Hulcr named outstanding young alum by CANR

Jiri Hulcr will receive an Outstanding Young Alumnus Award.

The College of Agriculture and Natural Resources (CANR) at Michigan State University (MSU) will honor 12 leaders in agriculture and natural resources for leadership at the community, state and/or national levels during the annual Agriculture and Natural Resources (ANR) Week luncheon at the Kellogg Hotel and Conference Center March 7.

Jiri Hulcr will receive an Outstanding Young Alumnus Award.

Hulcr is one of the most accomplished young entomologists in the country, particularly in work that bridges basic biology and applied needs. Hulcr obtained his bachelor’s degree in entomology in 2001 and his first Ph.D. in entomology in 2008 (focusing on beetle biodiversity) from the University of South Bohemia, Czech Republic. He joined the Michigan State family in 2009 and completed a Ph.D. in entomology. He continued his postdoctoral education at the University of Wisconsin, where he studied bacteriology, and then North Carolina State University to study microbial symbiosis.  Currently, Hulcr is an assistant professor at the School of Forest Resources and Conservation at the University of Florida.

In his five years at the University of Florida, he has established national and international research and extension programs and written 38 publications (64 career total), garnered over $2 million in federal funds including two NSF grants, presented his research findings throughout the world, and mentored 26 graduate students, four postdoctorates and seven undergraduates. He has created an extension program that involves national and international laypersons, professionals and academics, and served the broader entomological community through editorship, grant and publication reviews, and the creation of cyber infrastructure.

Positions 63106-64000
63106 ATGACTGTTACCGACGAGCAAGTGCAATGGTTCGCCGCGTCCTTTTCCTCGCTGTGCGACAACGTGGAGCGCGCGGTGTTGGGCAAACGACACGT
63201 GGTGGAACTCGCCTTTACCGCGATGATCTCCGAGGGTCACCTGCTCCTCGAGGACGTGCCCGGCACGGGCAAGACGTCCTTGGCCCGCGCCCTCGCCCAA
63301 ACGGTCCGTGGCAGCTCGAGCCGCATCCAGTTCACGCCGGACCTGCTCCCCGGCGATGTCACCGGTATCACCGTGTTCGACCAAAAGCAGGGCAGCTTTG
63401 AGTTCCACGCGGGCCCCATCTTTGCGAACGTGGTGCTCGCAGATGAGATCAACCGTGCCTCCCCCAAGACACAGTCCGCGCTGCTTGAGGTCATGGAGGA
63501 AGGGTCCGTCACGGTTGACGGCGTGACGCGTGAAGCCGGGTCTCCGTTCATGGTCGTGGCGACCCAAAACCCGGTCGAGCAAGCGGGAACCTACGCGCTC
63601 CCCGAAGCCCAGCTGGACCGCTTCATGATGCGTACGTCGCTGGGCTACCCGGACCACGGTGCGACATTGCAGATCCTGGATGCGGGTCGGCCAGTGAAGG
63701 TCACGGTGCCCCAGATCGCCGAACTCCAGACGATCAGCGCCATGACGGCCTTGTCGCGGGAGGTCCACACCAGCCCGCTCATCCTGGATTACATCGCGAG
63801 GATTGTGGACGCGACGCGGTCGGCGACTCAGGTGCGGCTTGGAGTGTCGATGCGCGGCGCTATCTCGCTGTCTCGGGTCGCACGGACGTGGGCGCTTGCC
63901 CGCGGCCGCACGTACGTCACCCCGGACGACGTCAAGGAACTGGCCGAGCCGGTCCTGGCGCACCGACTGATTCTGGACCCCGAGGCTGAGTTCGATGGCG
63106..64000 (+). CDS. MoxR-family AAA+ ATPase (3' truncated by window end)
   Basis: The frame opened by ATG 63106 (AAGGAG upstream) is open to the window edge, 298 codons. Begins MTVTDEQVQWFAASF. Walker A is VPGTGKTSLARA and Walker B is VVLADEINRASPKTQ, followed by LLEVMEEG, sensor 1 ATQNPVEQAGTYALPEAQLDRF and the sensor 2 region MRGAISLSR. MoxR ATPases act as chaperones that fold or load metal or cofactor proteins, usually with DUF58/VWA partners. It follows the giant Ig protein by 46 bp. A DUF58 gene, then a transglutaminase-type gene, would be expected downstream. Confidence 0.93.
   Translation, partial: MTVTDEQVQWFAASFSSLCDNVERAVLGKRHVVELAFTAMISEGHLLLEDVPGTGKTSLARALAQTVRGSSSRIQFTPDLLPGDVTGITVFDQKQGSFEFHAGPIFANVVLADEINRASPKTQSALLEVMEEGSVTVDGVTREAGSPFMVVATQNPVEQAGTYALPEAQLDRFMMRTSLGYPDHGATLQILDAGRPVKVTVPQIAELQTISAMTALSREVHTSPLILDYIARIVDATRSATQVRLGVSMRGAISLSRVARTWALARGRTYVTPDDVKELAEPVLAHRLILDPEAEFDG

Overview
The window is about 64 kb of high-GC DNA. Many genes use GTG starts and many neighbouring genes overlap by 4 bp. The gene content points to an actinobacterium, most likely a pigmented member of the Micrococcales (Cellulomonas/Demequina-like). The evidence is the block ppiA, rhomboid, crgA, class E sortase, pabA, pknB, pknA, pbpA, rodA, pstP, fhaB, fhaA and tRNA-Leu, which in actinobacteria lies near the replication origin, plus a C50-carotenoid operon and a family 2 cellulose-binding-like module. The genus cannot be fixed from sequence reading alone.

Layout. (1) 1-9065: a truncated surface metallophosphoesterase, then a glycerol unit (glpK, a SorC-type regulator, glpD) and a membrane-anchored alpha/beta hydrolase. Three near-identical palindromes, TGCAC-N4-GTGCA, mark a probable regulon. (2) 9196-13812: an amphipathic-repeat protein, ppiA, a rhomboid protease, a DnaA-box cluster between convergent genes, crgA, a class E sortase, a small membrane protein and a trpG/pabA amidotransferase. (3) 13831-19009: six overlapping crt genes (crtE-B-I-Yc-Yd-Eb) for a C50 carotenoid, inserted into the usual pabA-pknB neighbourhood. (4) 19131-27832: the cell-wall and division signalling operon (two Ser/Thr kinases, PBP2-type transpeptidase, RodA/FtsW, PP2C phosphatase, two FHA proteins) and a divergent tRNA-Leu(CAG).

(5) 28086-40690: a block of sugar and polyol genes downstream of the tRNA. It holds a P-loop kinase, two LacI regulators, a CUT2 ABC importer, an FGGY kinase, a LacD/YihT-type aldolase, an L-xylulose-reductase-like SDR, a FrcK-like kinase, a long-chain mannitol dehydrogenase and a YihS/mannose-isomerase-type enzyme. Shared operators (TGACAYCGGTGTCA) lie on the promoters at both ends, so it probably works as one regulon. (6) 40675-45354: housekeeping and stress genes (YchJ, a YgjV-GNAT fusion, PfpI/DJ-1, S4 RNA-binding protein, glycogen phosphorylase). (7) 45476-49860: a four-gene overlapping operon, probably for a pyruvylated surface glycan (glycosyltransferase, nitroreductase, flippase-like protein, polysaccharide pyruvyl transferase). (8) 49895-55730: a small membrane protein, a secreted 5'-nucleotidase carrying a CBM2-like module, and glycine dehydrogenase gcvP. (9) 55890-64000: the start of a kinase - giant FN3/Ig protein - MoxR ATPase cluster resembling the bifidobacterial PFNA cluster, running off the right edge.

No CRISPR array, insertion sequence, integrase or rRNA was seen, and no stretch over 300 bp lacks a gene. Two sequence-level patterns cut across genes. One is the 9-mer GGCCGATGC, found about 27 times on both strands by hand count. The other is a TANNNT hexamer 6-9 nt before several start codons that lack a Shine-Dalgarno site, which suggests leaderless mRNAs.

His research group at the University of Flordia studies the diversity and ecology of ambrosia beetle/fungal relationships.  The microbiome of ambrosia beetles has an importance greater than the beetles’ food source -- it is important to the health of forests and their economy.  Currently two exotic beetle species and their fungi are devastating the southeastern U.S. forest ecosystem and threaten the avocado industry (a $50 million industry in Florida alone).  Hulcr's research program has transformed the field of symbiology from single-species investigation to multispecies, community-based studies.  This work is accelerating the accumulation of knowledge of the potential threats to U.S. forests and agriculture.

 Hulcr's has written extension publications aimed toward those concerned with forestry and presented this information in many venues.  His bark beetle identification course, “Bark Beetle Academy,” attracts diagnosticians and students from around the world, and he has taught this class in China and Cuba. In addition, he has engaged citizen scientists through his “Backyard Bark Beetles” class.  School classes and homeowners have used his elegantly designed bottle traps to survey for exotic beetles.

His research has earned him a Silver Award in the Long Extension Publication category from the Association of Natural Resource Extension Professionals. He was awarded the Exceptional Education Program for his work with the backyard bark beetles as well as the Exceptional Extension Publication Award for his work on a guide to Florida’s bark beetles. Additionally, he teaches several classes at the University of Florida, including Forest Health Management, Insect Symbioses and Molecular Forest Entomology.


Did you find this article useful?